Writecombination Social Media
by Andrew Knowles
03-Feb-15

Why you're missing out on Facebook likes and reviews

Facebook like button

A more up to date version of this article is available on the Dorset Social website.

Are you missing out on valuable Facebook likes and reviews of your business? There’s a good chance that you are, and the reason is that your business may have more Facebook Pages than you think.

These duplicate Pages are attracting likes and reviews from people who use your business. The content of these Pages is shaping some people’s opinion of your business. This could be a problem for you, because you have no control over the content of these duplicate Pages. You might not even know they exist.

This is a problem you need to fix. Fortunately, it’s quite easy to do just that.

What creates these duplicate Facebook Pages?

There are two main reasons why these Pages, over which you have no control, exist.

The first reason is that the Page was set up by an employee or a fan. They may have created it a few years ago and it’s been neglected since then. If this Page is still out there, there’s a good chance that people are interacting with it, at least by leaving likes.

This can easily happen for firms with multiple branches. The local manager might set up a Page for their specific branch without telling you. Although set up with the best of intentions, they could be diluting your Facebook presence or giving a poor impression, particularly if the Page is out of date.

Another reason why your business might have a duplicate Facebook Page is because Facebook generated it automatically, based on the activity of their users. These Pages often attract likes and reviews.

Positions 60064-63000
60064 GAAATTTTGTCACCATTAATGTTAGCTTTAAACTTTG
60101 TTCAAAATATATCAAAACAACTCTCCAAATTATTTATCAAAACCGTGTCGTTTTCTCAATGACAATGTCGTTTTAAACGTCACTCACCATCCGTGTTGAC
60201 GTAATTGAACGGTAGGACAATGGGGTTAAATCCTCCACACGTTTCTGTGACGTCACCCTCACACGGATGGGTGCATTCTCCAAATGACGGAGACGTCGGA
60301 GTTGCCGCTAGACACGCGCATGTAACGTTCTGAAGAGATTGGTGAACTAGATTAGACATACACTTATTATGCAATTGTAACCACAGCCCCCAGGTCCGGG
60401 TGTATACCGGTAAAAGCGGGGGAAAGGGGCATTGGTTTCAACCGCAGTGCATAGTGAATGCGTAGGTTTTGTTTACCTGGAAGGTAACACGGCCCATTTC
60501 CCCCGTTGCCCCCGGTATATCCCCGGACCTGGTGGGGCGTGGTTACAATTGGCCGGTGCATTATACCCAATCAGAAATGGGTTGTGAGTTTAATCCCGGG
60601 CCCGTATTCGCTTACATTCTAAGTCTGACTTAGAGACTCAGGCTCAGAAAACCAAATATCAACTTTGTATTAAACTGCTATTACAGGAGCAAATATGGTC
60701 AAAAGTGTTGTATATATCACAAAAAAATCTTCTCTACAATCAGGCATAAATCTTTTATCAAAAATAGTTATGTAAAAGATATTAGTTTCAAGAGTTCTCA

I’ve discovered several Dorset businesses, including specialist food producers and retailers, along with a local sports centre, who had Pages they didn’t know about. One business had over 200 likes, and lots of positive reviews, across two Pages that had been created automatically, and which they did not realise existed.

Some businesses have no ‘official’ Facebook Page at all, but they still have a Page that’s been automatically generated and is collecting likes and reviews.

How to reclaim your Facebook Pages

The first step is to search for the Pages. That’s relatively easy – just type your business name into the search box and see what comes up. Several of the firms I’ve searched for have multiple Facebook Pages or places listed, which suggests that they’re not in full control of their Facebook presence.

Should you find a Facebook Page that represents your business, but has been set up by someone else, you need to find out who controls it. The easiest way is to message the Page, although it’s also worth asking your own staff.

Facebook report Page optionsIf you can’t make contact with the Page administrator, you can choose to report the Page and select the ‘I think it’s an unauthorised use of my intellectual property’ option. Then follow this up with Facebook support. Please note that you must be using Facebook as a Page in order to see this option.

For Pages which have been automatically generated by Facebook, select the ‘Is this your business?’ option. You can then choose whether to merge it with another Page that you already manage, or to claim the Page for your business.

Claim Facebook Page options

Both of these steps will be verified by Facebook, so it will take some time for the process to be completed.

I manage social media for Weymouth Museum, as a volunteer. I recently discovered that in addition to the Weymouth Museum Facebook Page I had set up, there exited a Weymouth Museum and Timewalk Page, which had been created automatically by Facebook some years ago. I followed this process to merge the two Pages, and the merge was approved within a couple of days.

Even after you’ve taken all these steps and you’re in full control of your firm’s Facebook identity, it’s worth double checking from time to time that additional Pages have not been created without your knowledge.

By Andrew Knowles 

This article has now been republished on the Dorset Social blog

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